Most are aware that when you add a pond to your yard, the water feature naturally attracts desirable wildlife such as birds, butterflies, etc.
But a deck can add life, too.
A deck that abuts a pond, for example, creates an idyllic spot for a variety of fun pursuits: cocktails after work, dining al fresco, bird watching, koi study/feeding, watercolor painting, book reading, and even meditation.
Because of such enticements, laughter and human chatter frequently mingle with birdsongs and the croaking of frogs. And backing up this vibrant symphony are the tranquil sounds of waterfalls and babbling brooks.
The following Deck and Patio project is one such life-bringing project. (And we are delighted to say that it won for us two prestigious Gold Medal awards (APSP Awards/NESPA Awards).
The homeowners felt they had neglected their love of nature long enough. They wanted a new backyard that was a home for desirable wildlife and lush vegetation, a place to regularly refresh the soul and spirit as well as entertain.
The wife says she always loved birds and nature but hadn’t seen birds in a long time. A fully-blooming landscape was important to them, not only to attract birds but lots of butterflies. We proposed a multi-feature natural retreat that included a deck and pond.
This retreat includes two 35-foot babbling brooks and a four-foot multi-tiered waterfall that feed into the pond. The rocks we installed – some of which weigh over three tons — were imported from farmers’ fields in New Jersey. Each rock was hand picked for its particular use, sometimes for their ideal crevices in which garden perennials could be planted.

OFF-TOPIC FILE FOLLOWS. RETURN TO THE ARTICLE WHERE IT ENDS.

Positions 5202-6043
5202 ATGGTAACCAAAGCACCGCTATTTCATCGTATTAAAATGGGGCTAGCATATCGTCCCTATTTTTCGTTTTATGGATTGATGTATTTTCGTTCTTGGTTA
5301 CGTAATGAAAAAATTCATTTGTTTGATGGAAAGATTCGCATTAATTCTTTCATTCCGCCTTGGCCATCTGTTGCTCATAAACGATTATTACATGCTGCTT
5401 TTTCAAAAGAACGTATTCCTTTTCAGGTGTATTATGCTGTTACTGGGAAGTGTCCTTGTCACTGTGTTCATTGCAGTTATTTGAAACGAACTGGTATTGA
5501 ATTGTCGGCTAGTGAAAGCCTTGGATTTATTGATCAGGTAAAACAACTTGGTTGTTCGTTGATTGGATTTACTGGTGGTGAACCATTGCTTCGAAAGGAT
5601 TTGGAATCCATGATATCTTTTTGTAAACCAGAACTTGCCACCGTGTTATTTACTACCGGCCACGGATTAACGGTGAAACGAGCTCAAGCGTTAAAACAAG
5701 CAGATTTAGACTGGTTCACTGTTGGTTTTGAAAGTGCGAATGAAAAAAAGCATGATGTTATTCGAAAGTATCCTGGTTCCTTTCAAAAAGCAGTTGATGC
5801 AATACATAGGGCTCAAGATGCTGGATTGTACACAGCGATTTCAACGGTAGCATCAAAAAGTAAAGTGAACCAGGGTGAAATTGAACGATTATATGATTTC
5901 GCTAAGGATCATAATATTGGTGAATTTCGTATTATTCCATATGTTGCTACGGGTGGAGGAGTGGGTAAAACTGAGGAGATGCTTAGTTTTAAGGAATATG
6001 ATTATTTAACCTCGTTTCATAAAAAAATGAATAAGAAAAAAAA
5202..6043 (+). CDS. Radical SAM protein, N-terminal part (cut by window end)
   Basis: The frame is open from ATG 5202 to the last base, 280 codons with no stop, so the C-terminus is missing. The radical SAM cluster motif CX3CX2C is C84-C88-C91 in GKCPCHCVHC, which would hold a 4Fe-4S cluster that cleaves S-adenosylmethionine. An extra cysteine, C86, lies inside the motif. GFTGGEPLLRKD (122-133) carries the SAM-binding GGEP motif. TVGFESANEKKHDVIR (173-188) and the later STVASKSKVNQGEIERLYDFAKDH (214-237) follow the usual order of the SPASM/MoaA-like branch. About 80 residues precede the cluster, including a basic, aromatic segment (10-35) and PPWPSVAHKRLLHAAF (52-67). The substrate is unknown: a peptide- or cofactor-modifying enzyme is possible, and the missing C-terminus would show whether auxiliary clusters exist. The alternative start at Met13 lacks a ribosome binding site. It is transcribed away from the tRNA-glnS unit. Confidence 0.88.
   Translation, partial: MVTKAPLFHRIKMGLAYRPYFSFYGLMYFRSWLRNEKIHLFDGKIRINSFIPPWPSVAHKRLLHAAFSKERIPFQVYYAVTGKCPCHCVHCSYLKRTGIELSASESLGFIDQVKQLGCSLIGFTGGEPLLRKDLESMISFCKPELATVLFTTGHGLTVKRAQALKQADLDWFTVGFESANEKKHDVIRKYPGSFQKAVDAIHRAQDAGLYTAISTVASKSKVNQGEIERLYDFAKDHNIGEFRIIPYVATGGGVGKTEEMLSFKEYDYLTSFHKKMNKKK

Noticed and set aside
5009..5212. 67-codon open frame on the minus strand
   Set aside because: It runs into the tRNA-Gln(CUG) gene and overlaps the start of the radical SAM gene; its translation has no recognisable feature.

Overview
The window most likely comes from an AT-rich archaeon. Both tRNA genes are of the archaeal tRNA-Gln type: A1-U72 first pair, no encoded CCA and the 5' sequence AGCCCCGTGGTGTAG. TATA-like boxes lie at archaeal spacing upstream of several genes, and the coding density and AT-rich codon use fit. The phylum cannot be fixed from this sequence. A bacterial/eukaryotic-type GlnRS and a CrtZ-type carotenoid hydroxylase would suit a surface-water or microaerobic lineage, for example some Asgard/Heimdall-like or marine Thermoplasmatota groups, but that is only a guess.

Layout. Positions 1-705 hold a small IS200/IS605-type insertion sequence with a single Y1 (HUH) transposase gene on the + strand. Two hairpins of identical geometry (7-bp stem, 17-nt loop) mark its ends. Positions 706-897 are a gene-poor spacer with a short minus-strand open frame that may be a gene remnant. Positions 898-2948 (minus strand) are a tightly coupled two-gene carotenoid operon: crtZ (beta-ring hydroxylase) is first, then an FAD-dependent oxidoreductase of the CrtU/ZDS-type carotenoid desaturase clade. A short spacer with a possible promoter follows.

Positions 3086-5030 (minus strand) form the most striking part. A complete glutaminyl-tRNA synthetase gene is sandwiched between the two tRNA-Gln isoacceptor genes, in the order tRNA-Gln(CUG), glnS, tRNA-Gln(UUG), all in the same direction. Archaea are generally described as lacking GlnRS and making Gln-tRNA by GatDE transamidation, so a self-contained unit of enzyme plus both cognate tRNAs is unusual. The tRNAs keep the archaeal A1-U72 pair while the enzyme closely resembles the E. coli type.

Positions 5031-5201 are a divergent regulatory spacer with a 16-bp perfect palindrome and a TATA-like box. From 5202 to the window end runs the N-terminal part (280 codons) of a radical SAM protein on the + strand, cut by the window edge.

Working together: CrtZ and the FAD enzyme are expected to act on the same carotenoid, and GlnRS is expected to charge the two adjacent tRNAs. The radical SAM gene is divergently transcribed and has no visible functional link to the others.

For their deck, the clients wanted natural wood.
“We often recommend using the remarkably durable Brazilian Walnut hardwood (Ipe – pronounced “e-pay”) that we used for this project,” says Dave Stockwell.
“Ipe’s strength, hardness and durability also resists splintering, termites, wear, rot, fire, chemicals, marine borers and almost every other threat imaginable. And because it is 100 percent natural wood, it is recyclable at the end of its long service life.”
Because we were installing the pond at the same time, we were able to design it all as a whole. Note how the pond seems to continue to flow under the deck, even though it doesn’t. The bridge, which was not done by Deck and Patio, was also constructed out of Ipe.
Imagine dining on your deck as the sun sets when you can not only hear birds singing goodnight, but being so near the pond, the gentle swish of koi swimming is part of the experience. That’s pretty much as good as as life gets.
Creeping Jenny is one of the many aquatic plants Deck and Patio used here, first as a type of ground cover, but also for its cascading ability over rocks into the pond. Its pale green (chartreuse) leaves are shiny and luxurious and in summer boasts tiny yellow flowers.
The four-foot multi-tiered waterfall feeding into the pond appears just like you see it in nature. To accomplish this, it is important to understand the way water moves over rock. Natural looking movement is determined by the type of rocks used, forcing water to move multiple ways when it comes down over the waterfall.
We also considered every detail carefully to ensure that it would fit perfectly with the additional elements the homeowners had hired other companies to do, such as the conservatory and small bridge — always taking into account how everything would appear in nature.